Bristol Travel Guide
Less than 2 hours from London by train Bristol has a distinctly rural
feel that belies it size and population of over half a million. Even from the
city centre it is possible to see the Mendip hills forming a distant green
backdrop to the south west of the city. A real city of contrasts.
For the visitor much of the action centres around the Waterfront from where Cabot
sailed in the late 15th century to discover parts of the America’s
and Harvey’s first imported their famous sherries. They have an impressive
museum to prove it!. Today the area is a lively cosmopolitan blend of cafes,
bars and restaurants alongside specialist shops and art galleries, one of
which, The Arnolfini regularly
holds ground breaking exhibitions of modern art.
Just behind the Waterfront is a brand new attraction, “At Bristol”, which describes itself as “a unique
destination bringing science, nature and art to life”. A short water taxi ride
away is another of Brunel’s masterpieces the SS Great Britain, the worlds first
iron hulled, screw propeller-driven, steam-powered passenger liner. Making her
maiden voyage in 1843 the”Great Britain” carried of thousands of emigrants to
new lives in America and Australia. In the late 1870’s carrying a cargo of
Welsh coal to San Francisco she ran into foul weather off Cape Horn and sought
refuge in the Falkland Islands. There she remained, being used as a storage
hulk for almost a hundred years, until in 1970 she was towed 7,000 miles across
the Atlantic back home to Bristol. Now fully restored and open to the public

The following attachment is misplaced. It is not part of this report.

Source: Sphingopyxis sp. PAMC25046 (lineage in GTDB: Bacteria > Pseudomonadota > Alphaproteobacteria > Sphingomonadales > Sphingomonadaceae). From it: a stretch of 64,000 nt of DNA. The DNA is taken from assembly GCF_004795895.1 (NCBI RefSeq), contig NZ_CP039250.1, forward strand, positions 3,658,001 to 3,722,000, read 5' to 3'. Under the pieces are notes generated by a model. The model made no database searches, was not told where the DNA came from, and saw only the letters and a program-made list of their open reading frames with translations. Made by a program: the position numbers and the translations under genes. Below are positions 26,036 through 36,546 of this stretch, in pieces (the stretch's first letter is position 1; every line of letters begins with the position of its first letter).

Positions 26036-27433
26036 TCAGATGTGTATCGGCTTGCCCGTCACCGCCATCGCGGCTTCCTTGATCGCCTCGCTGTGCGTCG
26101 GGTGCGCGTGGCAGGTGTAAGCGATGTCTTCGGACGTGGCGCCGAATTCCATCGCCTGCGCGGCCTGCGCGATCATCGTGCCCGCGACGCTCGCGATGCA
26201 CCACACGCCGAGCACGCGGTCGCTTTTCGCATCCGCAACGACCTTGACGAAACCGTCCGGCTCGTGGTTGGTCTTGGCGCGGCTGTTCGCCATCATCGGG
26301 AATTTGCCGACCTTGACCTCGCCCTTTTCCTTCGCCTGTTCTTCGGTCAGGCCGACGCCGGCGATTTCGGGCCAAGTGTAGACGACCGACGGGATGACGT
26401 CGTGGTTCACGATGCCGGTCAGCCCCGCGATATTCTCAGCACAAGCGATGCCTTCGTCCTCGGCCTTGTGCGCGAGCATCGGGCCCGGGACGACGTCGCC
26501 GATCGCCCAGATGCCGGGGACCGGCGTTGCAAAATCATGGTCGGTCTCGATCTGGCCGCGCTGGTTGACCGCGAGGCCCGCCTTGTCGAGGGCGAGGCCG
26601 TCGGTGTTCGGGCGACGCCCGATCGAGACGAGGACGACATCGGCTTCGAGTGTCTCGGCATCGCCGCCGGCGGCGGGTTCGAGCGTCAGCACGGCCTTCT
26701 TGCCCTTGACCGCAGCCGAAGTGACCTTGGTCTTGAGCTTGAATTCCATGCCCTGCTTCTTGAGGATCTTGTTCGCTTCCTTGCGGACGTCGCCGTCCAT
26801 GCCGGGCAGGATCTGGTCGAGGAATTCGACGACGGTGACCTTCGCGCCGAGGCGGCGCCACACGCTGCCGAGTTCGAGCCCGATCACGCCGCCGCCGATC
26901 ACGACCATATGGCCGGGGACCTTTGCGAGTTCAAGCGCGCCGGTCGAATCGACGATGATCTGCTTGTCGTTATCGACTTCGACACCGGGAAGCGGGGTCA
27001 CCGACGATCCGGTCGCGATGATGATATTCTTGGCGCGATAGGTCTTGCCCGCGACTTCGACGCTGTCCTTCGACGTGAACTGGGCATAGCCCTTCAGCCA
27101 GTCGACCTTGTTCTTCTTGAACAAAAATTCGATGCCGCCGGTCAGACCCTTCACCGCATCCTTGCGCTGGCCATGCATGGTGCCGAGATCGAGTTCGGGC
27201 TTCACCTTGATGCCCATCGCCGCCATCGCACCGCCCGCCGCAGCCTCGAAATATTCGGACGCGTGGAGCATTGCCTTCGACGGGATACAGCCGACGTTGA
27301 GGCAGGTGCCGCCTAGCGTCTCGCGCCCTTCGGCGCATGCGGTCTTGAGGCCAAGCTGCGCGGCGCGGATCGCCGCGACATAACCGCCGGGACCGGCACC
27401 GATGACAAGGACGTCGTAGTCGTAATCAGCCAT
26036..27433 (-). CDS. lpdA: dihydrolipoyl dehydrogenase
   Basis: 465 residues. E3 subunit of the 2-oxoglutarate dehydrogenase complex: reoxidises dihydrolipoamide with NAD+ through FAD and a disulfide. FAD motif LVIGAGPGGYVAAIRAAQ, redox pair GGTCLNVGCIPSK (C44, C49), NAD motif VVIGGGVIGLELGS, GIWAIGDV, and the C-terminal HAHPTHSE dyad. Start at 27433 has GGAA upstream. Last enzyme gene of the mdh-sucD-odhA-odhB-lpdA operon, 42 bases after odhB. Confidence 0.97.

she sits resplendent in all her former glory in the Great Western Dockyard.
Another popular area for residents and visitors is Clifton about a mile from the city
centre. Clifton’s grand Georgian streets are home to numerous antique shops,
galleries and some fine eateries. Park Street between Clifton and the centre is
a steep hill full of specialist shopping outlets leading up to the impressive
Bristolians take their entertainment seriously; the city
centre must have one of the highest concentrations of pubs and clubs anywhere
in Britain catering for a wide range of beverage, food and musical tastes.
Bristol justifiably is widely recognised for its fine restaurants including a
number of Michelin starred establishments. The Colston Hall has seen the
better part of a hundred years of use but is still the leading venue for a huge
variety of dramatic, musical and other events.
As a regional centre Bristol has a first class transport network. Direct rail links connect the city with most
major UK destinations. Bristol
Airport, quaintly named Lulsgate Bottom, has recently become a regional hub
for the “no frills” airline Go serving a dozen or so popular
European destinations. In addition several other airlines operate to many cities
within the UK and Europe and the airport is a popular charter flight departure
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